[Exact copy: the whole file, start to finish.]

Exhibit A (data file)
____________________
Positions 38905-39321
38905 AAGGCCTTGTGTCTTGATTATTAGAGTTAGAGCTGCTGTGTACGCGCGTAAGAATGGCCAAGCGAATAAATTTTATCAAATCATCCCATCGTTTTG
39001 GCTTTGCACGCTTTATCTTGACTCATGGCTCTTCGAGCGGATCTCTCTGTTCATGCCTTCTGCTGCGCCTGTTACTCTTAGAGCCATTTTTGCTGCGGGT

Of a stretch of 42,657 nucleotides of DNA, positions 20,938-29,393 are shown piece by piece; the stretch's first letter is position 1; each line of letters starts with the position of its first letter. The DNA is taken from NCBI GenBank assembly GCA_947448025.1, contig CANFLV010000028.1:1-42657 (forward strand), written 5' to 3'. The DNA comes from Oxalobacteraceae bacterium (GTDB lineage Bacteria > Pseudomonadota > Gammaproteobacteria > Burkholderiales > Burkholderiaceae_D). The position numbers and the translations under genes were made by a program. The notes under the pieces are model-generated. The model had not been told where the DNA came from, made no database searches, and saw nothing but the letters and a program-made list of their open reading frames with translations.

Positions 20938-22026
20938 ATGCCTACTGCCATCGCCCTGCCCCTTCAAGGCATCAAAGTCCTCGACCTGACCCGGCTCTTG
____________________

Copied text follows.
Positions 38905-39321
38905 AAGGCCTTGTGTCTTGATTATTAGAGTTAGAGCTGCTGTGTACGCGCGTAAGAATGGCCAAGCGAATAAATTTTATCAAATCATCCCATCGTTTTG
39001 GCTTTGCACGCTTTATCTTGACTCATGGCTCTTCGAGCGGATCTCTCTGTTCATGCCTTCTGCTGCGCCTGTTACTCTTAGAGCCATTTTTGCTGCGGGT

Of a stretch of 42,657 nucleotides of DNA, positions 20,938-29,393 are shown piece by piece; the stretch's first letter is position 1; each line of letters starts with the position of its first letter. The DNA is taken from NCBI GenBank assembly GCA_947448025.1, contig CANFLV010000028.1:1-42657 (forward strand), written 5' to 3'. The DNA comes from Oxalobacteraceae bacterium (GTDB lineage Bacteria > Pseudomonadota > Gammaproteobacteria > Burkholderiales > Burkholderiaceae_D). The position numbers and the translations under genes were made by a program. The notes under the pieces are model-generated. The model had not been told where the DNA came from, made no database searches, and saw nothing but the letters and a program-made list of their open reading frames with translations.

Positions 20938-22026
20938 ATGCCTACTGCCATCGCCCTGCCCCTTCAAGGCATCAAAGTCCTCGACCTGACCCGGCTCTTG